submitted by Nancy Germain
WALTER NELSON HALSEY
Dr. Halsey was also a Presbyterian minister, having graduated from the Presbyterian Theological Seminary at Omaha in 1902. While at the Seminary, he met Dr. Daniel E. Jenkins, a seminary professor. In 1908, the two men founded the University of Omaha, which became the Municiple University of Omaha in 1931 and the University of Neb. at Omaha in 1868. He was honored in 1942 at the Founders' day observance in Omaha. He was the dean for 10 years. His portrait was presented to the present dean by the president of the alumni association.
Walter and Anna McKee met under unusual circumstances. Anna went west to Taos, New Mexico, after the Pueblo Indians rose up and scalped New Mexico's Governor Bent. As a child, she had had polio, and had a shriveled leg and wore braces. She had decided to give herself to a life of service to others. Anna was on the frontier on behalf of the Women's Executive Committee of the Presbyterian Board of Home Missions in New York City. She headed to Taos to help convert the Indians from the Roman Catholic religion and had to be the principal of Rancho-Taos schools. She rode a train, ox cart and mule to get there. Not wanting to get off her mule to get a drink of water, she asked a gentleman if he would get her a drink. The young gentleman was Walter. The rest is history!
Walter proposed to Anna under a quarter moon and had a ring made with a quarter moon made from a garnet and four diamonds represented the stars.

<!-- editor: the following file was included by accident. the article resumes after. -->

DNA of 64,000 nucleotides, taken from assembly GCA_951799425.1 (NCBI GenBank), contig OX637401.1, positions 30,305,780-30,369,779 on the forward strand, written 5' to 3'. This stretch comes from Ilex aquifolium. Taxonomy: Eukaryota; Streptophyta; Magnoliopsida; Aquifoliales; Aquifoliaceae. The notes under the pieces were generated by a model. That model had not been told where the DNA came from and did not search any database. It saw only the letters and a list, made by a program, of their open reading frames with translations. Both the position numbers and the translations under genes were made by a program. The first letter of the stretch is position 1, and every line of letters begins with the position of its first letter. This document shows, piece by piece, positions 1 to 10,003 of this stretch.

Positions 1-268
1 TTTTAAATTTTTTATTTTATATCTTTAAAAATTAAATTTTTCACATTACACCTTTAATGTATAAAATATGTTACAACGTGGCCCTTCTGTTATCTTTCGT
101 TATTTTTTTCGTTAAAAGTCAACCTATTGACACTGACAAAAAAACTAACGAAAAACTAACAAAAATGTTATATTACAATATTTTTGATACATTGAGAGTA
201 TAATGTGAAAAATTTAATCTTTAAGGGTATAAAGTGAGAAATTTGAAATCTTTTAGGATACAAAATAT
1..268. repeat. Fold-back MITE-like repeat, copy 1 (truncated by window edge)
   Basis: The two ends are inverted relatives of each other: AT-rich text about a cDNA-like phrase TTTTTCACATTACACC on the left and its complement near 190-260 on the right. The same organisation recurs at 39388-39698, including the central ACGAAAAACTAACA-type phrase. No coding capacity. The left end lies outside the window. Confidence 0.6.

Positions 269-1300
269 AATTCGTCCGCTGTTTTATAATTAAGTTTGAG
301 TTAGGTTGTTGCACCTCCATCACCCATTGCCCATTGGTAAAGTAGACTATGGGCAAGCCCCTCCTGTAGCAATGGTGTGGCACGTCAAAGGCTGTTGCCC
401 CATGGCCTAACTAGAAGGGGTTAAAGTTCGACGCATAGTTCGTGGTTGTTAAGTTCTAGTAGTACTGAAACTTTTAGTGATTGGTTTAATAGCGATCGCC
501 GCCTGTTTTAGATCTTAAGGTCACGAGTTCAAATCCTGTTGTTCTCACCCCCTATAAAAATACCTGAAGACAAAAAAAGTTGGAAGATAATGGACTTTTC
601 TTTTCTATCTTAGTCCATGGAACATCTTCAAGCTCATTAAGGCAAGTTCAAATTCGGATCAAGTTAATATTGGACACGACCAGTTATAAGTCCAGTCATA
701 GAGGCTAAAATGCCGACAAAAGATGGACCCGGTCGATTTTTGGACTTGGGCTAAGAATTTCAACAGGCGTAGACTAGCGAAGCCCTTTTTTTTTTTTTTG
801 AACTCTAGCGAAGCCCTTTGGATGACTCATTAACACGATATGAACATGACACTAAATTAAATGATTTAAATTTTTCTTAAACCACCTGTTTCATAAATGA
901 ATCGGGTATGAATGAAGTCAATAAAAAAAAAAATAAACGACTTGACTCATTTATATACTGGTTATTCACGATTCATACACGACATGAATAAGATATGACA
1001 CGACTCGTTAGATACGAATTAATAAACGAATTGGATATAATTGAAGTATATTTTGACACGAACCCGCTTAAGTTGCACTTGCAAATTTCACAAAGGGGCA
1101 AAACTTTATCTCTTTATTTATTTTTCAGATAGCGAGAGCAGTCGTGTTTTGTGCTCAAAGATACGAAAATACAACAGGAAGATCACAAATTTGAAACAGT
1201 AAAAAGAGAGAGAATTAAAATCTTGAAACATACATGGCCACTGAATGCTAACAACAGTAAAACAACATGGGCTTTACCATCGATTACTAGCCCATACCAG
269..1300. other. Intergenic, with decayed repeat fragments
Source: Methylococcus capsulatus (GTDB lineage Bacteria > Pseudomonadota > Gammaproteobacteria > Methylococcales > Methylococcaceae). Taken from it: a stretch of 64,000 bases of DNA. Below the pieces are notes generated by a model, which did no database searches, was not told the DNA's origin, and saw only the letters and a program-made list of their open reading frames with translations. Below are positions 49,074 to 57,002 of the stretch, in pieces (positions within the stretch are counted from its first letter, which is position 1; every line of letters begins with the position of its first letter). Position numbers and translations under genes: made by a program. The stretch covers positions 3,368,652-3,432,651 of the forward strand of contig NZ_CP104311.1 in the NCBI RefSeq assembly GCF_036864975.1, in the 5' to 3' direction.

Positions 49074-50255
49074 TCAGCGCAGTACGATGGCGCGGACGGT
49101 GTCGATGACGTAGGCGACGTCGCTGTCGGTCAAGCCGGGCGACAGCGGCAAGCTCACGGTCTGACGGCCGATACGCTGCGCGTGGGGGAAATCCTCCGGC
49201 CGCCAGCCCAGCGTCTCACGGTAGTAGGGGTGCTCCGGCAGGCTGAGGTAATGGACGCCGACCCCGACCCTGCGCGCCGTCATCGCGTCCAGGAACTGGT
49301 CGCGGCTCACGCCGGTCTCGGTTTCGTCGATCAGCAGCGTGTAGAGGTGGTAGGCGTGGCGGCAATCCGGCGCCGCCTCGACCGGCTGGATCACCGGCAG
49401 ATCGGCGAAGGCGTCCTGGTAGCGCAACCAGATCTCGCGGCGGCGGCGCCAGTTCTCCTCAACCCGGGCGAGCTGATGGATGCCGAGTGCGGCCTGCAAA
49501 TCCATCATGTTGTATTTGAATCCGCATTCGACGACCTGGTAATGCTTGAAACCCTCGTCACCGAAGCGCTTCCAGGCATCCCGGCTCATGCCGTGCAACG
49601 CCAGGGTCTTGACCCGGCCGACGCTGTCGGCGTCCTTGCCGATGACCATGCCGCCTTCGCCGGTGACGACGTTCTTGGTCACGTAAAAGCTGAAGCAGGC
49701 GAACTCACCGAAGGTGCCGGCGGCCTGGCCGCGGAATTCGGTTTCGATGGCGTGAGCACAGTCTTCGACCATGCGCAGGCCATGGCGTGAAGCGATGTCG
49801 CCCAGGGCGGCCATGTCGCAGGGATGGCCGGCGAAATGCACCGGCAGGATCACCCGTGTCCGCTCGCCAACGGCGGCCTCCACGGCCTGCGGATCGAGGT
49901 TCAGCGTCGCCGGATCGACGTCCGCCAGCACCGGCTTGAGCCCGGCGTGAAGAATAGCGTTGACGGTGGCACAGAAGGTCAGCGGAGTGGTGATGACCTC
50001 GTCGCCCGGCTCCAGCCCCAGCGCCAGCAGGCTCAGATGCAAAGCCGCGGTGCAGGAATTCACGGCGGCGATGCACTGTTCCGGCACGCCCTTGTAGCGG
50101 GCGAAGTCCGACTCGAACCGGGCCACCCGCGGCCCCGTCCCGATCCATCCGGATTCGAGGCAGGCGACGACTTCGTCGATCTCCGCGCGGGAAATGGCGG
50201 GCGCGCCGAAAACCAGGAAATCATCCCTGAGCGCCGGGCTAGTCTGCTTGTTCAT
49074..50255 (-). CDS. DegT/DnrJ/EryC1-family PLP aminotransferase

Walter was also a poet, artist, and inventor. Elizabeth used to tell tales of them using mixes for cakes, long before Betty Crocker made them a household name. Of course, he did not get a patent. He invented a paper calculator and other items.
He also painted the roses on Elizabeth's Japanese-style robe.
The following clipping describes Walter and Anna's wedding.
"At 8 o'clock pm, Wednesday, November 27, 1889, at the residence of the bride's parents in this city, Professor W. N. Halsey of Ashton Illinois, and Miss Anna Marie McKee were united in marriage in the presence of a large company of friends. The ceremony was performed by Reverend J. M. Linn, assisted by Reverend W.B. McKee, the bride's father. A banquet followed the marriage and the happy pair left for a brief western tour. They will be "at home" at Ashton, Illinois, after December 4. The groom is principal of the Ashton schools, is a graduate of Lake Forest University, and a young man with bright prospects. The bride is a young lady well equipped to aid her husband in the battle of life and has during her residence in Genesso won a wide circle of warm friends, whose heartiest congratulations are extended to her. A fine array of handsome and costly presents attested that many friends desired to perpetuate memory of the pleasant occasion by something more than words. Among the guests from abroad were Mrs. C. S. Halsey and daughter Charlotte, mother and sister of the groom, from Chicago, Mrs. C. F. Postlehwaite, of Philadelphia, Mrs. Wharton and Mrs. John Norton and daughter, of Princeton, and Miss Nellie Norton of Kewanee-Genesso Republic. The bride was a former residence of Keithsburg, and her many friends here extend their heartiest congratulations."
Walter and Anna had six children: George Clinton, Mary McKee, Walter William, Charlotte Eleanor, Cornelia Helen, and Elizabeth Evertson.
Walter and Anna were married for over fifty years. At their golden wedding celebration, Walter described fifty years of marriage as, "filled with many golden hours."
Submitted by Nancy Germain, granddaughter of Walter Nelson Halsey.
This page was last updated January 14, 2004.
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